Some small business owners have asked me about the new social media tool, Google Plus or Google+. (A shout-out to Regina S., who scored me an invite!)
Business pages for Google+ became available to the general public this week and so some owners may discount the need to investigate or engage with this new tool. Because Google+ comes from the Mac Daddy of search engines, this tool commands attention. Remember: If Google chooses to use Google+ as a key component of its search algorithm, then small business owners lacking a presence are at a huge disadvantage. The same goes for Google Places. Although other search engines do drive traffic, nothing is in the front seat holding the steering wheel the way Google is.
Small business owners should learn about Google+ now or obtain the services of a small business marketing consultant that understands it. As often is the case with a Google product, Google+ is logical, intuitive and easy to set up. I had a personal page set up with my Gmail account in about five minutes, with good customization after another 10 minutes.
The use of Circles, ways to group people so a users shares as much or as little information as he chooses with that group, and Sparks, a Google Alert-like system of gathering items by topic, could make life easier for someone who spends a great deal of time on the Internet. They also could encourage greater forwarding of information, including the blogs presented by small businesses. Yes, I could see how companies without a blog would be at a huge disadvantage soon.
Basically, Google+ attempts to address one key issue: If the world is overloaded with information through the Internet, then Google+ seems intent on helping me and the people within my Circles more effectively and efficiently curate it for mutual benefit.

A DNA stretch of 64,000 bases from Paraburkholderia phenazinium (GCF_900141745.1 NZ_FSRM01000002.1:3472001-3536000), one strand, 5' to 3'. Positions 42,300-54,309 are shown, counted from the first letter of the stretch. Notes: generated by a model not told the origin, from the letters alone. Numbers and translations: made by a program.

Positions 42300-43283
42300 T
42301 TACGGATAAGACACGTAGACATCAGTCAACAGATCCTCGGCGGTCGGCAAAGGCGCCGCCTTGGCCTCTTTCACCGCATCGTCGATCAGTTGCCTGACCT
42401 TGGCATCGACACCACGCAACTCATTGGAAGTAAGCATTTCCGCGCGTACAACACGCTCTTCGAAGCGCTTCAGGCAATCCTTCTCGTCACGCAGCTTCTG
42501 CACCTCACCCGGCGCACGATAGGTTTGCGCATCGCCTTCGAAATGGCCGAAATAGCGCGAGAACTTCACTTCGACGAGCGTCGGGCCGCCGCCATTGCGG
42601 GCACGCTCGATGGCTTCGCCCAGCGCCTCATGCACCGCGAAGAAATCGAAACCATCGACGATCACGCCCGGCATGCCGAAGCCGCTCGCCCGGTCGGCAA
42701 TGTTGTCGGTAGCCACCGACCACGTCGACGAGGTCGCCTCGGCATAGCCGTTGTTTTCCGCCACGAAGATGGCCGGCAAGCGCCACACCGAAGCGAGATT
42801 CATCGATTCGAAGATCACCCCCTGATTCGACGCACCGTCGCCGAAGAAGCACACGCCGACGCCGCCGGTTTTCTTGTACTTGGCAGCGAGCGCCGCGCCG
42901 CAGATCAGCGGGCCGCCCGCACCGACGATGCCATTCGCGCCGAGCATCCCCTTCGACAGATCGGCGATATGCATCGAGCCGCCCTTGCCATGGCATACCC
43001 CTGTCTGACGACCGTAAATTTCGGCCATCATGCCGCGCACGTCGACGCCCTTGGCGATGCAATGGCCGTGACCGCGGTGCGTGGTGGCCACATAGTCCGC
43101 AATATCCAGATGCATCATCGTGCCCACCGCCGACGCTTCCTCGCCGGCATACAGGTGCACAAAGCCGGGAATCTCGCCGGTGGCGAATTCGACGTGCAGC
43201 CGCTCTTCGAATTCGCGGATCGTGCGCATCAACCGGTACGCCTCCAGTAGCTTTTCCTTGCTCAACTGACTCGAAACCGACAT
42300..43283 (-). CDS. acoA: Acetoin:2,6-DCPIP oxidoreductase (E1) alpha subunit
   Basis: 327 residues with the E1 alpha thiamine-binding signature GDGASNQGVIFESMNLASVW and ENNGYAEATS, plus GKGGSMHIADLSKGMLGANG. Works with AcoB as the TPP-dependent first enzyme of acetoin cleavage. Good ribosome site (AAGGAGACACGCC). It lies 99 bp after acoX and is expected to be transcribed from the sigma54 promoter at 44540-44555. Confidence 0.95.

It is far too early to suggest exactly how small businesses can exploit Google+. I see the ability to resonate with people who share interests through Circles, to be able to segment people into groups and deliver specific content (a link, a special, etc.) as beneficial. Yes, Twitter and Facebook permit it. But Google tends to get things more right, learning from its competitors and recreating the experience for the better.
Engaging customers with any one-on-one tool can provide new and actionable insights. The possibility of these new insights alone warrants implementing Google+ for business.
Early Google+ demographic information from Experian Hitwise suggests Google+ users are younger, a third between 25 and 34 years old. The information, based on early July results, shows that the majority of users (59%) are men. Google properties, especially Gmail, fed the newcomer. And probably most interestingly, almost one-third (30%) of visitors to Google+ in the week ending July 16 with a credit score were rated between 800 and 900, meaning a highly coveted audience.
Those numbers will change, as more people are invited by the early adopters. People may only participate if invited by a current user.
Of course, the biggest complaint against Google+ or any other new social media tool is how does a business owner find time to invest in another one. The reality is that Google+ is likely to necessitate as much time as Facebook, Twitter and LinkedIn – the Big Three can probably expect to have the newcomer join them. Within a year, maybe sooner, we will be talking about the Big Four.